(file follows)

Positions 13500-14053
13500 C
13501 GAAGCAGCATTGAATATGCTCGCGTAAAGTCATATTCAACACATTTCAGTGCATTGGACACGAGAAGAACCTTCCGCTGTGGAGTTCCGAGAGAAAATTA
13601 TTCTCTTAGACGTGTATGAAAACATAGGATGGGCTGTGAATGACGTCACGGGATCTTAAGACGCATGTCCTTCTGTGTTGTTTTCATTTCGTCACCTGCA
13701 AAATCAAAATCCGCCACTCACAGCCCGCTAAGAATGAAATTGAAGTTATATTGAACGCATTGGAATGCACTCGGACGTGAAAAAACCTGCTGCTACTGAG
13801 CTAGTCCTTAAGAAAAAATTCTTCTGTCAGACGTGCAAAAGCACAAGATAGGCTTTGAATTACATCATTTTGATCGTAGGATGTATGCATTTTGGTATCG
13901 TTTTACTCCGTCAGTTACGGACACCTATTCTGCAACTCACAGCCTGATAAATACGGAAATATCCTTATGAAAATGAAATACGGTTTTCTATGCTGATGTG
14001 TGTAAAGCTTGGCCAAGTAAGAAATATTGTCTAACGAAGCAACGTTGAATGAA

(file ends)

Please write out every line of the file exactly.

Positions 13500-14053
13500 C
13501 GAAGCAGCATTGAATATGCTCGCGTAAAGTCATATTCAACACATTTCAGTGCATTGGACACGAGAAGAACCTTCCGCTGTGGAGTTCCGAGAGAAAATTA
13601 TTCTCTTAGACGTGTATGAAAACATAGGATGGGCTGTGAATGACGTCACGGGATCTTAAGACGCATGTCCTTCTGTGTTGTTTTCATTTCGTCACCTGCA
13701 AAATCAAAATCCGCCACTCACAGCCCGCTAAGAATGAAATTGAAGTTATATTGAACGCATTGGAATGCACTCGGACGTGAAAAAACCTGCTGCTACTGAG
13801 CTAGTCCTTAAGAAAAAATTCTTCTGTCAGACGTGCAAAAGCACAAGATAGGCTTTGAATTACATCATTTTGATCGTAGGATGTATGCATTTTGGTATCG
13901 TTTTACTCCGTCAGTTACGGACACCTATTCTGCAACTCACAGCCTGATAAATACGGAAATATCCTTATGAAAATGAAATACGGTTTTCTATGCTGATGTG
14001 TGTAAAGCTTGGCCAAGTAAGAAATATTGTCTAACGAAGCAACGTTGAATGAA